My life is a seemingly endless (and profoundly enjoyed) series of roadside attractions. Inspired by basic personality and curiosity about people and books that nudge that “chance encounter wonderment” over the years — Jack Kerouac’s On The Road in all its incarnations including the recently published complete scroll, William Least Heat Moon’s Blue Highways, Tom Robbins’ Another Roadside Attraction. And books of observational respect such as Let Us Now Praise Famous Men by James Agee and Walker Evans. Books of small-scale and large-scale decidedly human creations, of personal lives and private devotions, and business enterprises based on individual whim.
During a Phoenix area business trip this past week we visited for dinner a local business that serves up nostalgia and great food and fun images and kids and adults getting jazzed while sipping some of the greatest milk shakes I have ever sipped. http://www.joesfarmgrill.com/ And I immediately went to the “roadside attraction” part of my brain and library and experience.
Roadside attractions come in many shapes and sizes, and John Margolies seems to love them all. He spoke at the Grand Rapids Art Museum in 1981, on the occasion of an exhibit of his ‘roadside attraction’ photos and the release of one of his many picture books celebrating the byproducts of American car culture and wanderlust — The End of the Road. And I realized immediately that I shared this man’s humor about and respect for the instinct to create quirky and individual business establishments. Observe the theatre, respect it, and seek to know more.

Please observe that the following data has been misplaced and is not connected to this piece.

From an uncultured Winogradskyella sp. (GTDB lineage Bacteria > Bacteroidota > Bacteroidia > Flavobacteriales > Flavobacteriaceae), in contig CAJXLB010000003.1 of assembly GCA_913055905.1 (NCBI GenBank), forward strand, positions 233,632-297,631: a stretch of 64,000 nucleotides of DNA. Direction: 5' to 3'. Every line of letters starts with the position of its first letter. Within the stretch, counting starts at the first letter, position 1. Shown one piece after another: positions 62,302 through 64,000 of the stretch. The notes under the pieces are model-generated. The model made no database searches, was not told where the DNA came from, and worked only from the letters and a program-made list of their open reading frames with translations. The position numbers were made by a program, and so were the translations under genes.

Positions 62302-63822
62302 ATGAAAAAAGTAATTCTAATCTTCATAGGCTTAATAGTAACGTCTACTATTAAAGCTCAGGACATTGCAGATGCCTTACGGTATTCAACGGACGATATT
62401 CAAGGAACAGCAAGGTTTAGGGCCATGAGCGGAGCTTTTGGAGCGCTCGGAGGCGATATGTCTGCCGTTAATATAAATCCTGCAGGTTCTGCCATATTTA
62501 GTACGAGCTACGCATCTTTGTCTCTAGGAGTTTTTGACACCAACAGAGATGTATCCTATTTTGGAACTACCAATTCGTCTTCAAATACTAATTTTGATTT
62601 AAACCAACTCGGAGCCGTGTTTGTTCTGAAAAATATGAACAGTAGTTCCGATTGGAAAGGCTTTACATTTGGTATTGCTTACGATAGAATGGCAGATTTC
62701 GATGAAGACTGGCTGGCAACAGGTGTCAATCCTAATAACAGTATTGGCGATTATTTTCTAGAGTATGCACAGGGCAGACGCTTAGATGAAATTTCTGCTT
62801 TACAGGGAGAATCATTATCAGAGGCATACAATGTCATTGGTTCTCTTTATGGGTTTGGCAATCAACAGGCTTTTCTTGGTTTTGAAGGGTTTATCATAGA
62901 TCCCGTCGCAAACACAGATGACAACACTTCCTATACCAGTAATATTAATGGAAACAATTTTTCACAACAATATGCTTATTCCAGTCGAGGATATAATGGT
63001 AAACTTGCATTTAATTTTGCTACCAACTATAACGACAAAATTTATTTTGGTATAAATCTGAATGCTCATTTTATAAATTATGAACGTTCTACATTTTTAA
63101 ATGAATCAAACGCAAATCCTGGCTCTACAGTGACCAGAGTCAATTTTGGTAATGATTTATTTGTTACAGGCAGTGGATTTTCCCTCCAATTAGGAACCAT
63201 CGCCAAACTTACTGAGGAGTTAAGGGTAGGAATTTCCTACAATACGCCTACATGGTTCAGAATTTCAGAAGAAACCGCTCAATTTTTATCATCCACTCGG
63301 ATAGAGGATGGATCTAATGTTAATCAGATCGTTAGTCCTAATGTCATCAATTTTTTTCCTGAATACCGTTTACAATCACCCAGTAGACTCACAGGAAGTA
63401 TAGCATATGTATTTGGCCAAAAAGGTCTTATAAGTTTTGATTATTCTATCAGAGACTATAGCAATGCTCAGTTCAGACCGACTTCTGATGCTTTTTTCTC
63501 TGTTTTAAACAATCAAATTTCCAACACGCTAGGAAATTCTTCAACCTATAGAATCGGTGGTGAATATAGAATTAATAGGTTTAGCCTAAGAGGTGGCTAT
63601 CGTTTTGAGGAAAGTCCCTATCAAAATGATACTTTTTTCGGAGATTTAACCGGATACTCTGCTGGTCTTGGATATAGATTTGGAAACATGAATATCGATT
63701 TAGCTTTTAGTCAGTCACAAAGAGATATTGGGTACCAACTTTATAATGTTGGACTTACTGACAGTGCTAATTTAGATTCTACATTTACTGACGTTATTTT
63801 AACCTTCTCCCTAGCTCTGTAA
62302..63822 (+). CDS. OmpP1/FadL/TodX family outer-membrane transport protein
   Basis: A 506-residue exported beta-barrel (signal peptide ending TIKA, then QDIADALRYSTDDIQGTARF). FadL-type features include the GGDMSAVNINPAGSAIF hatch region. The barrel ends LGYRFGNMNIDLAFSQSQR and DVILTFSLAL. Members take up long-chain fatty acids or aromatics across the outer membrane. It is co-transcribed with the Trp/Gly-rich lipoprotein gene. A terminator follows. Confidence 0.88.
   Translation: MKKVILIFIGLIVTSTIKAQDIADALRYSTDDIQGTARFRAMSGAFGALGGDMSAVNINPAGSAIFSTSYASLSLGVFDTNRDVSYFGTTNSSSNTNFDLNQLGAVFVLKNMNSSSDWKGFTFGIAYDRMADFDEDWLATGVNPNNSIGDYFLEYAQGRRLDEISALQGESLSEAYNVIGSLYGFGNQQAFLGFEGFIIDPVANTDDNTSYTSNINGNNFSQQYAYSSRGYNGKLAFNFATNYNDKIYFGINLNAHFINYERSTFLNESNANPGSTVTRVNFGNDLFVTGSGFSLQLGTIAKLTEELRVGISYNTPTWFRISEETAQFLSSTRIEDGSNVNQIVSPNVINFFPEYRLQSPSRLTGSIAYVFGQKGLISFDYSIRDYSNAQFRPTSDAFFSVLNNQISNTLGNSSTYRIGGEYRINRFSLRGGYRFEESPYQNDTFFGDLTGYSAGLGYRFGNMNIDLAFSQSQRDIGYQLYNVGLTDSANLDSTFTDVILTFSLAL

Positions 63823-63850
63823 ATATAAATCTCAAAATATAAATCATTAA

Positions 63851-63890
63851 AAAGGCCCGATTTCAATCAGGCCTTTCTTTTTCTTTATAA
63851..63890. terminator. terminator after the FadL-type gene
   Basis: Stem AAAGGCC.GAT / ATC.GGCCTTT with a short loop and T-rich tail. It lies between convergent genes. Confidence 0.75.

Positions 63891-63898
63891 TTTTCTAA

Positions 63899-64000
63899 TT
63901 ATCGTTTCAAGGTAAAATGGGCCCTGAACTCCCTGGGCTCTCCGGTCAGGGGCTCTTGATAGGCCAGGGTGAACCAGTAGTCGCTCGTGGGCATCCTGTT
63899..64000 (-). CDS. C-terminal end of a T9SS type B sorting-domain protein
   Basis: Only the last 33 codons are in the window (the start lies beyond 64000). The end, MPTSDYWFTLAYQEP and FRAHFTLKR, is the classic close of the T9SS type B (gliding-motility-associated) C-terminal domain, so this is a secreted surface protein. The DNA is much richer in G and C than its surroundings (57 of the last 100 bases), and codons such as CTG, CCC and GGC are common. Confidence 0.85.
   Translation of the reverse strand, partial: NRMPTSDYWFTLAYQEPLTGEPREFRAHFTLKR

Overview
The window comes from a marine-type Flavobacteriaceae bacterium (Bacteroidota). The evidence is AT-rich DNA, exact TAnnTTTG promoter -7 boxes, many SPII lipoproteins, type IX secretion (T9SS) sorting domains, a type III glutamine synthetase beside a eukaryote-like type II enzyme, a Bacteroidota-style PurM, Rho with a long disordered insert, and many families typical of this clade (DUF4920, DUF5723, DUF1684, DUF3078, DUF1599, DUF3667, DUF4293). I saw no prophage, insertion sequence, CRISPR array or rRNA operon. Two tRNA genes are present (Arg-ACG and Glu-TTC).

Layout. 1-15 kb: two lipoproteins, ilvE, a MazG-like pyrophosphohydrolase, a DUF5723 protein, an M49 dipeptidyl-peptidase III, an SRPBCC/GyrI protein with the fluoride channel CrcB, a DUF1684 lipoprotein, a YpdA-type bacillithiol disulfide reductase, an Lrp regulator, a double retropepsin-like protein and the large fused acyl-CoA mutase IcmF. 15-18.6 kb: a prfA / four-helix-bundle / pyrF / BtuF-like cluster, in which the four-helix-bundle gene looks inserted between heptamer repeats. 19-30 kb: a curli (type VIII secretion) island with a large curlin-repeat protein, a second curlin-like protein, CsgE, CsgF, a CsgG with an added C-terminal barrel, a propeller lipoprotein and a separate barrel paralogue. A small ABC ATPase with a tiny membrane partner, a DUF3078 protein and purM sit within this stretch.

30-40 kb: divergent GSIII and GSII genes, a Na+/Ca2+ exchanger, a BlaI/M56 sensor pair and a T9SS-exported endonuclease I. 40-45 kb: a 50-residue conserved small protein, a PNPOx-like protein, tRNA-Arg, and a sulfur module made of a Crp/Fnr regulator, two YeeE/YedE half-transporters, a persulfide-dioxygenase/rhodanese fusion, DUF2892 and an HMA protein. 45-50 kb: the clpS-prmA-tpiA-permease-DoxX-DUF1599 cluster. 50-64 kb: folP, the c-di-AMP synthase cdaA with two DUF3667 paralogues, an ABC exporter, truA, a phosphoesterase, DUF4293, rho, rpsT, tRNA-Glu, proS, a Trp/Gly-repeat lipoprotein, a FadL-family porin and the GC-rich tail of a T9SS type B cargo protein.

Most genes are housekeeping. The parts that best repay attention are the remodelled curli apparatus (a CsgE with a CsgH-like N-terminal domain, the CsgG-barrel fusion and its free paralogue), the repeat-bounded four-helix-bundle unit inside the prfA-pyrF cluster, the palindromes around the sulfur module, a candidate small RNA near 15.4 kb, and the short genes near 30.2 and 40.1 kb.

I have gone on to see other exhibits of Margolies’s work, for example at the National Building Museum in Washington DC (See the USA: The Art of the American Travel Brochure) and have collected many of his fine publications over the years. The End of the Road inspired a late 1980s impish appreciation of one of its featured establishments on one of my cross-country drives — Bob’s Java Jive in Tacoma, Washington. I have visited or just appreciated through a car or train window tepee motels and orange-shaped concession stands and all the whimsy and individual passion that the wild American character generates and expresses in small businesses that once dotted the highways and byways, the blue highways of Least Heat Moon’s title. [For more on the wonders of Margolies’s brain, see his web site: http://www.johnmargolies.com/]
This recent work trip provided several reminders that roadside attractions can be inside or outside, images or objects, dreams or reality — “roadside attractions” can be chance encounters along the path of a day or the road of a trip or the journey of a lifetime. In this vein, at the end of several days of solid work in Arizona, killing time in the Phoenix airport yesterday, I came across a little exhibit in an art gallery space. An exhibit of the work of illustrator Chuck Jones who created Coyote and Roadrunner, Bugs Bunny, and more images that inform American culture than my feeble brain is able to capture. There were about 30 hand painted cells, pencil drafts, oils, and filmed tributes in this exhibit. [For more see http://blog.chuckjones.com/now_hare_this/2010/01/chuck-jones-an-animated-life-exhibit-opens-at-sky-harbor-airport-museum-.html] At the end of a trip of long productive days, I was reminded to take a moment and reflect, smile, even guffaw. At this roadside attraction, Bugs and Road Runner and Coyote, jointly and together, inspire awe and admiration. And a “beep beep”.